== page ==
A new explosive eruption took place at Bogoslof volcano, Alaska at 00:29 UTC on August 27, 2017 and lasted about 4 minutes.
The cloud produced during today's event was observed in satellite images to drift southeast from Bogoslof and pass over southern Unalaska Island. Cloud-top temperatures seen in satellite data show that it rose to as high as 7.4 km (24 000 feet) above sea level.
Seismicity, as detected on neighboring islands, has been quiet since, no lightning has been detected, and satellite images show no additional emission from the volcano.
At 19:59 UTC on August 26, the Alaska Volcano Observatory reported a robust steam plume extending about 70 km (43 miles) SE of the volcano and elevated surface temperatures at Bogoslof Island were observed over the past 24 hours.
"These observations are consistent with the existence of the newly emplaced lava dome within the crater lake, first observed on August 18, and the interaction of hot lava (dome) and sea water," the observatory noted.
Many past eruptions of Bogoslof have ended with the development of a subaerial lava dome. However, during some eruptive periods, lava effusion has been followed by additional explosive activity and dome destruction.
If explosive eruptive activity resumes and the vent remains subaerial, it is possible that the resulting volcanic cloud could be more ash-rich than many of the volcanic clouds observed this far.
Bogoslof volcano overflight on August 15, 2017. Credit: Janet Schaefer
Bogoslof is the emergent summit of a submarine volcano that lies 40 km (24.8 miles) north of the main Aleutian arc. It rises 1 500 m (4 920 feet) above the Bering Sea floor. Repeated construction and destruction of lava domes at different locations during historical time has greatly modified the appearance of this "Jack-in-the-Box" volcano and has introduced a confusing nomenclature applied during frequent visits of exploring expeditions.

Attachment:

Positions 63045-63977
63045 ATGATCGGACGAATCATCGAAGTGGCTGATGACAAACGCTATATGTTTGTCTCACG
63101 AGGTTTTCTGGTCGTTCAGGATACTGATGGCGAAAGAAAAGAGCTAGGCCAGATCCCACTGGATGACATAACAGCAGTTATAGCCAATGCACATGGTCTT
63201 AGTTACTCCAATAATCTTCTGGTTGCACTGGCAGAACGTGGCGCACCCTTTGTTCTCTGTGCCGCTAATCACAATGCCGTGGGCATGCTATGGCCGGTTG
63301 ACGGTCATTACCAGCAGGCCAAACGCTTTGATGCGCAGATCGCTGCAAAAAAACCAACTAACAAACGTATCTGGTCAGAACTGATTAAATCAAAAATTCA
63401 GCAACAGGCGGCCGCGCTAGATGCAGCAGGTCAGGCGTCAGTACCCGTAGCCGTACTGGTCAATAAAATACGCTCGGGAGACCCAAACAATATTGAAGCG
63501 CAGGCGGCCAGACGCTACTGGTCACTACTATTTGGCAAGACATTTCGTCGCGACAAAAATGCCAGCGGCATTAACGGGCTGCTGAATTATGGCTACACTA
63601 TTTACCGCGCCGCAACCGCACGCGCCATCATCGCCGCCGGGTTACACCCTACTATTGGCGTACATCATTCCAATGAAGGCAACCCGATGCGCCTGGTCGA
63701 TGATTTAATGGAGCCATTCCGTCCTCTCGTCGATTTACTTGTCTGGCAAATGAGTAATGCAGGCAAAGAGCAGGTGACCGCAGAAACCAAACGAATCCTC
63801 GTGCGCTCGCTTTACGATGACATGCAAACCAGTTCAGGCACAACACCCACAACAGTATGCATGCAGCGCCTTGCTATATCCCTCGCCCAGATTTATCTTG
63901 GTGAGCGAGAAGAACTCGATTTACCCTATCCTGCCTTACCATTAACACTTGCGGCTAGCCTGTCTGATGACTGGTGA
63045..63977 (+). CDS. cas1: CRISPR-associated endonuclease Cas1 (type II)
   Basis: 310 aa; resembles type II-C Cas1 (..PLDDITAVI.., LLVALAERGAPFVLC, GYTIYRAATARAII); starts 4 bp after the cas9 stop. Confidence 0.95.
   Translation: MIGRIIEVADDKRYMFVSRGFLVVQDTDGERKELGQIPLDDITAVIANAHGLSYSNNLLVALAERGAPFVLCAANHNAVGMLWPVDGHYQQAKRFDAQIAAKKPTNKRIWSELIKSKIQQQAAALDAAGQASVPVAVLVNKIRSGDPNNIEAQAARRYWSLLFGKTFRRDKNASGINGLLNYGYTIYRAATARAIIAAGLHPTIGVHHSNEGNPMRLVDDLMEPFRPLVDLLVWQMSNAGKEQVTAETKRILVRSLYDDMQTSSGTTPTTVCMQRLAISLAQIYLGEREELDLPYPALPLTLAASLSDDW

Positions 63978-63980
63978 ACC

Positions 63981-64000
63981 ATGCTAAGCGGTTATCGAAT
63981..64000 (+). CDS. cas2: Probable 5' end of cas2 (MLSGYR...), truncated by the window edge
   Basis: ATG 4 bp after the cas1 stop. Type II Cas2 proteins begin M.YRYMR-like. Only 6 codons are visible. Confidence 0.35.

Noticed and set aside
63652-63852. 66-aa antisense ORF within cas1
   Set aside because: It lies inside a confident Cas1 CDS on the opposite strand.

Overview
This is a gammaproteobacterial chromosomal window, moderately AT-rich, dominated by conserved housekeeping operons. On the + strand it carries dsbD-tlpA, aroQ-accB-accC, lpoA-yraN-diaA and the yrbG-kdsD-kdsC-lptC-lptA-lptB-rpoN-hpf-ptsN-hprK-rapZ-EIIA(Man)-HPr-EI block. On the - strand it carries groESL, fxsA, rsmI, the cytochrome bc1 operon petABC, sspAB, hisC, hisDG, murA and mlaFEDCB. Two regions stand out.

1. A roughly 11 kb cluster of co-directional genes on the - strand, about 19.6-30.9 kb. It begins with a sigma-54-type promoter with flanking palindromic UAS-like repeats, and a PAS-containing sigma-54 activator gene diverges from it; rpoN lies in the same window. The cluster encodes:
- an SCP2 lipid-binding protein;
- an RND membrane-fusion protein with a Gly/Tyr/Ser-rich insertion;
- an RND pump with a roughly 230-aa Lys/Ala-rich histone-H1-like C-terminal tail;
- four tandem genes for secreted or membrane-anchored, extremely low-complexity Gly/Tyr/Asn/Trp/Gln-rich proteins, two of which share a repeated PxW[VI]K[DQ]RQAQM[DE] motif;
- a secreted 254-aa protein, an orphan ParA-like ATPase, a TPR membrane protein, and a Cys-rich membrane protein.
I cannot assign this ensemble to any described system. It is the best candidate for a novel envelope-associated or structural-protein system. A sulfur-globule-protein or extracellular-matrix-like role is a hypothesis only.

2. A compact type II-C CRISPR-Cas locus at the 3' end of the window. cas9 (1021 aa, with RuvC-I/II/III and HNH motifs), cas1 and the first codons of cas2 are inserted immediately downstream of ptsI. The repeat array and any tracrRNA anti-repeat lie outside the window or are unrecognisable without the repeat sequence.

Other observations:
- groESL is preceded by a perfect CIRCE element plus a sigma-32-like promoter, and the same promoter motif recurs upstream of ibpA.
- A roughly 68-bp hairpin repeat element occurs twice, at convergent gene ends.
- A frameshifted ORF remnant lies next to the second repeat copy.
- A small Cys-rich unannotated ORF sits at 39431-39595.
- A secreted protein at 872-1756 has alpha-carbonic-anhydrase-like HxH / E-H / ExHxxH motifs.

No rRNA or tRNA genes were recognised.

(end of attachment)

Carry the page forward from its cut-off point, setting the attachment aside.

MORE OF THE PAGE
The present triangular-shaped, 0.75 x 2 km (0.46 x 1.2 miles) island consists of remnants of lava domes emplaced from 1796 to 1992. Castle Rock (Old Bogoslof) is a steep-sided pinnacle that is a remnant of a spine from the 1796 eruption. Fire Island (New Bogoslof), a small island located about 600 m (1 970 feet) NW of Bogoslof Island, is a remnant of a lava dome that was formed in 1883. (GVP)
Featured image: Bogoslof seen from Alaska Airlines flight from Adak to Anchorage on June 22, 2017. Credit: Cyrus Read
If you value what we do here, open your ad-free account and support our journalism.
Producing content you read on this website takes a lot of time, effort, and hard work. If you value what we do here, select the level of your support and register your account.
Your support makes this project fully self-sustainable and keeps us independent and focused on the content we love to create and share.
All our supporters can browse the website without ads, allowing much faster speeds and a clean interface. Your comments will be instantly approved and you’ll have a direct line of communication with us from within your account dashboard. You can suggest new features and apps and you’ll be able to use them before they go live.
You can choose the level of your support.
Stay kind, vigilant and ready!